Transparency International applauds the decision by the new United Nations Secretary-General Ban Ki Moon to release his personal financial records, making him the first UN leader to do so publicly. In addition, Ban also has encouraged other high-level UN officials to disclose their finances publicly.
“We celebrate this gesture of open disclosure of information as a move toward greater transparency and accountability within the UN,” said David Nussbaum, Transparency International Chief Executive. “Alongside Ban, we also urge others – inside and outside of the UN – to follow this example.”
The United Nations Convention against Corruption (UNCAC), which was signed three years ago and came into force in 2005, has extensive provisions for preventative measures in the public and private sectors. Article 52 of the convention makes specific reference to this stating the need for “effective financial disclosure systems for appropriate public officials”.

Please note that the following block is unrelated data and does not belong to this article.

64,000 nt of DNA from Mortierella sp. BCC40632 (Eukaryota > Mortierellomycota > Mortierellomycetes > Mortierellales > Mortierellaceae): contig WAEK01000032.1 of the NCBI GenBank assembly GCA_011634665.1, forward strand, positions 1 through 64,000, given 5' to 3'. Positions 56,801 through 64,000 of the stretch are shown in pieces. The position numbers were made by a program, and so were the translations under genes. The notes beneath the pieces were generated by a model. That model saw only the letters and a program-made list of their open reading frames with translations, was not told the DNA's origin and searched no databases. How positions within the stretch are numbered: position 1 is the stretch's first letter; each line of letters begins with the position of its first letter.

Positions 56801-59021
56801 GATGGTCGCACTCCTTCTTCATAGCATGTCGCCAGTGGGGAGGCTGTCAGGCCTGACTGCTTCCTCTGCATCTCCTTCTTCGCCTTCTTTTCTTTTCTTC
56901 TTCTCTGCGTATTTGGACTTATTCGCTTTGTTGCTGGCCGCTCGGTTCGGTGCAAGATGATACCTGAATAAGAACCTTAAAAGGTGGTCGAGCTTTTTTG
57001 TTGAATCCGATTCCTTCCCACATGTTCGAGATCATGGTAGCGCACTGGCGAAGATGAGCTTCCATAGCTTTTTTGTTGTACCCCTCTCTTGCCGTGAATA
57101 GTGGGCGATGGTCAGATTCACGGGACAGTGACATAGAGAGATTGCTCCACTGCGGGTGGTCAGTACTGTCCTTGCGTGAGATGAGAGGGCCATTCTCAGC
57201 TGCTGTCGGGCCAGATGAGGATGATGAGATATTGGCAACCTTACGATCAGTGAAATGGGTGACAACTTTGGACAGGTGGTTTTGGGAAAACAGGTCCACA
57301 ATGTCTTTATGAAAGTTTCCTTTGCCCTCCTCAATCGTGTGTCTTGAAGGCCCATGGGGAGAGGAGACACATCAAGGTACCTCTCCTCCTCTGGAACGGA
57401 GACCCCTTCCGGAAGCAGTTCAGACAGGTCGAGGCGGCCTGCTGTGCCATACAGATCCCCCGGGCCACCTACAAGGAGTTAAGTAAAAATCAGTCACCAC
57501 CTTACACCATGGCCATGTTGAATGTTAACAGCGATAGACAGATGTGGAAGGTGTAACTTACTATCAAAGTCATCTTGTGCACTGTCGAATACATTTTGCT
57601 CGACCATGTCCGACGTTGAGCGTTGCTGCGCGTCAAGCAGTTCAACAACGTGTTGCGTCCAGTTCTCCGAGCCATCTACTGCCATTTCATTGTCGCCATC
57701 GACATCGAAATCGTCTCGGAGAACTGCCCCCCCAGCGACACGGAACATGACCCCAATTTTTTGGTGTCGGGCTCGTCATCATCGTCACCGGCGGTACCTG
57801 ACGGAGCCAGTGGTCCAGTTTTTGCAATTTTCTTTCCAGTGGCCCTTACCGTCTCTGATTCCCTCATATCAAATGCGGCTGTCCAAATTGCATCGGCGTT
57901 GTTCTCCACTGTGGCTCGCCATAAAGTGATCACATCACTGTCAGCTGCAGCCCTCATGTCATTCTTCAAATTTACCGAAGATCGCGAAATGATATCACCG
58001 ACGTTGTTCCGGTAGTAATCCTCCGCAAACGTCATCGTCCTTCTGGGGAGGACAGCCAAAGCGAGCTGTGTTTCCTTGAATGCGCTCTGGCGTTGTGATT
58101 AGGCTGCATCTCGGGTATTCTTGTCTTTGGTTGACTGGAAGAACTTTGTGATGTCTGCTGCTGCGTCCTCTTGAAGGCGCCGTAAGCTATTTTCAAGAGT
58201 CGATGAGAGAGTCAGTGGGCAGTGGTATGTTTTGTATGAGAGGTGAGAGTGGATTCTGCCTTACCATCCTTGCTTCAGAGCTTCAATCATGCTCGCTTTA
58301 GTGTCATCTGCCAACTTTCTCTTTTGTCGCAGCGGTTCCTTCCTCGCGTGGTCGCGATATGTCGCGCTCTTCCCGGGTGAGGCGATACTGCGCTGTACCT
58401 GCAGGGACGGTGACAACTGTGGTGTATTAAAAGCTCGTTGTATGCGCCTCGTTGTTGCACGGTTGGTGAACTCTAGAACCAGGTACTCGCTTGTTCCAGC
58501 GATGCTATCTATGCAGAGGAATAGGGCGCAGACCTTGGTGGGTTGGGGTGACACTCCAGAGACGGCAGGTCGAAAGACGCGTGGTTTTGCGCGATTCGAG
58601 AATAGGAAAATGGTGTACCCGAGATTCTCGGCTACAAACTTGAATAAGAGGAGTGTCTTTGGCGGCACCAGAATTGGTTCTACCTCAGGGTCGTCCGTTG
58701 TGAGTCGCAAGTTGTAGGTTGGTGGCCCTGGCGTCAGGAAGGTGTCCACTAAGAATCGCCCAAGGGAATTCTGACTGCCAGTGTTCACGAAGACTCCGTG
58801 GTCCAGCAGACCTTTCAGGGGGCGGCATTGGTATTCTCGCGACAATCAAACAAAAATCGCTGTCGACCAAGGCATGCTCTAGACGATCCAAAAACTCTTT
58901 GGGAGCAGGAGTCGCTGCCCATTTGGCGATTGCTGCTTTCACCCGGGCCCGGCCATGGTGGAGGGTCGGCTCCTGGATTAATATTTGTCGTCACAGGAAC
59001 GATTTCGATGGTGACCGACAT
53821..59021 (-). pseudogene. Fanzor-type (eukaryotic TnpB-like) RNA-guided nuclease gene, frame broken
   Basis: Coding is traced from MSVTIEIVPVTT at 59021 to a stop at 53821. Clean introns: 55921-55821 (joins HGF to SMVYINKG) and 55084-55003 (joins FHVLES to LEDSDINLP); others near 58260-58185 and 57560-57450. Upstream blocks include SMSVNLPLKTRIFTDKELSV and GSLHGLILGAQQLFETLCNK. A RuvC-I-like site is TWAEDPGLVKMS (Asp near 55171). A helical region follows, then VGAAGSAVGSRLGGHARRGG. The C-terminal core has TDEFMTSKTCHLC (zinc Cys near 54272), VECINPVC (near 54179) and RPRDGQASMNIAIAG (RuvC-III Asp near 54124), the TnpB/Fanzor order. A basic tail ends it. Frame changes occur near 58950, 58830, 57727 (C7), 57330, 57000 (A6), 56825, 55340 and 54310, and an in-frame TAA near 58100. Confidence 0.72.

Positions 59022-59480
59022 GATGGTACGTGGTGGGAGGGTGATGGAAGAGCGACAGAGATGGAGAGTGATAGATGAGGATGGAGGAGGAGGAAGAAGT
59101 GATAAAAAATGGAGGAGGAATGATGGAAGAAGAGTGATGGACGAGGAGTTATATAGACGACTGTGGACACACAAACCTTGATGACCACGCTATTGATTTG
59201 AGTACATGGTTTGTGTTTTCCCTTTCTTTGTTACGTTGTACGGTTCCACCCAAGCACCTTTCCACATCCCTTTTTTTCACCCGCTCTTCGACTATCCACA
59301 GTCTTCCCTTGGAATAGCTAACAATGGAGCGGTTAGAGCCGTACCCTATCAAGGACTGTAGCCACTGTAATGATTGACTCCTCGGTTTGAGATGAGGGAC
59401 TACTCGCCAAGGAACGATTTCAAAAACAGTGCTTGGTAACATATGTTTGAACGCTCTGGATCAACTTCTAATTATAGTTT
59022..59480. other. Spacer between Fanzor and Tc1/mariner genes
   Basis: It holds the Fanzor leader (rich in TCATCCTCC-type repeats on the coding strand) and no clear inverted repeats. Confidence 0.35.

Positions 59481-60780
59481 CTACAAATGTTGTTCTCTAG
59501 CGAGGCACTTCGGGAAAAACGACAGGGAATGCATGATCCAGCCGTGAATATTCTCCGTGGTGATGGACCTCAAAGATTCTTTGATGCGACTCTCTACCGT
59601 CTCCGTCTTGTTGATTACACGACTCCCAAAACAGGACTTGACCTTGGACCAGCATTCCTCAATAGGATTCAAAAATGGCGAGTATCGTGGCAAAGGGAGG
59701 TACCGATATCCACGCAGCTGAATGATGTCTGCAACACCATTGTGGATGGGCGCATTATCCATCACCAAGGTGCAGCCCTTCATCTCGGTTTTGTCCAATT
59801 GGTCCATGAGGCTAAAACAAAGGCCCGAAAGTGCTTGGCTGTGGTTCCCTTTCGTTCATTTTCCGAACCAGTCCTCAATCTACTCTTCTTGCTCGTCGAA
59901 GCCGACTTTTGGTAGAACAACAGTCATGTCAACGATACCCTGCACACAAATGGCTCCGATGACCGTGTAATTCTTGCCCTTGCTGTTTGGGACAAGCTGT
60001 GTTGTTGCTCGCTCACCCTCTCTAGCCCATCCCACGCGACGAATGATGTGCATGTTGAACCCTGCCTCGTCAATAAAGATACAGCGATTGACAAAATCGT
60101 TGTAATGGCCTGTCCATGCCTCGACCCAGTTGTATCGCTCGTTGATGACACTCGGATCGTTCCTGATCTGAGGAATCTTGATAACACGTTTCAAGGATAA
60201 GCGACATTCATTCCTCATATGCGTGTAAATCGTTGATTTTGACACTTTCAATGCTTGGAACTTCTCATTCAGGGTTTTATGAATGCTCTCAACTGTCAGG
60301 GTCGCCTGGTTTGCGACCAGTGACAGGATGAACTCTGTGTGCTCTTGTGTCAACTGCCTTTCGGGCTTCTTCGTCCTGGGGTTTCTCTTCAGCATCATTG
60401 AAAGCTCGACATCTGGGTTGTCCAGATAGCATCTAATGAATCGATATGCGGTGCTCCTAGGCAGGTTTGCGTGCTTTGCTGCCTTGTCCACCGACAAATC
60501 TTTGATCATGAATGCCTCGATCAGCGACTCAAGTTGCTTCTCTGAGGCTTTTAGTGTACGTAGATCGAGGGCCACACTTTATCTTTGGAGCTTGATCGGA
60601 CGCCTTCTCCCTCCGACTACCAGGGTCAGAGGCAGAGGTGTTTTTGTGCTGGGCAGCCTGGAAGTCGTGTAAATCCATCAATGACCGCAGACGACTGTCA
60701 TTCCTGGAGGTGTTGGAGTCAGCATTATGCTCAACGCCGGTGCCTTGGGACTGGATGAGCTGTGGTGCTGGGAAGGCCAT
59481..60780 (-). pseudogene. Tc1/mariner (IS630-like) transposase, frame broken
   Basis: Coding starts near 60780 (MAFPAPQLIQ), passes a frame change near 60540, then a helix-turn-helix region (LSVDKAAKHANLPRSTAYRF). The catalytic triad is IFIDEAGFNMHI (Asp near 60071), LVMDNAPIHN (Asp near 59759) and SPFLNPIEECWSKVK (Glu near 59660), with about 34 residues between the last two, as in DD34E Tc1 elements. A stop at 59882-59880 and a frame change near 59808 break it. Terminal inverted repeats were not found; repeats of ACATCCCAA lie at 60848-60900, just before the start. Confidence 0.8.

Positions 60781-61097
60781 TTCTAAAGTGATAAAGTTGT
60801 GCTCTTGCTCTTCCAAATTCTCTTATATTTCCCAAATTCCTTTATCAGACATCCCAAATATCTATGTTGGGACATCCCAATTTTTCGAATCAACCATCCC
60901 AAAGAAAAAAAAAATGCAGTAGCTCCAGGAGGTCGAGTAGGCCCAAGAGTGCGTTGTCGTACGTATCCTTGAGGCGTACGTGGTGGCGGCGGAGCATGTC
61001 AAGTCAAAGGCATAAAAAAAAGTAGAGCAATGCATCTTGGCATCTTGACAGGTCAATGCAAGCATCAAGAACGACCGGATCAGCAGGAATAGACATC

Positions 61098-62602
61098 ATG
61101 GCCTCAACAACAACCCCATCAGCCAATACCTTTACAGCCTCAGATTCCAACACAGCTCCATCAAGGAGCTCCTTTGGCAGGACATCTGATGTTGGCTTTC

Transparency International has done much work on raising awareness, monitoring and advocating for conventions such as UNCAC. During the first session of the Conference of States Parties last month in Jordan, TI helped to organise several civil society workshops and urged governments to take concrete actions and adopt a monitoring programme to make UNCAC a reality.
In addition, nine TI National Chapters from Latin America recently monitored the compliance of their governments with the provisions of the Inter-American Convention against Corruption and the UN Anti-Corruption Convention for public officials to disclose publicly declarations of interests and assets both at the beginning and end of a post.
UN guidelines call for all high-level UN staff members to disclose their personal financial records to an ethics unit, but they are not required to make them public. The Secretary-General, however, is an elected official, and not a member of the UN staff, so he has no legal obligation to file. Ban, a former foreign minister of South Korea, was required to file disclosure statements as a part of his role in the South Korean government.
Transparency International has been working on the issue of political corruption for several years, developing mechanisms that can help prevent corruption involving people in positions of power. To see more of this work click here.
To see more of TI’s work on UNCAC and other conventions click here.
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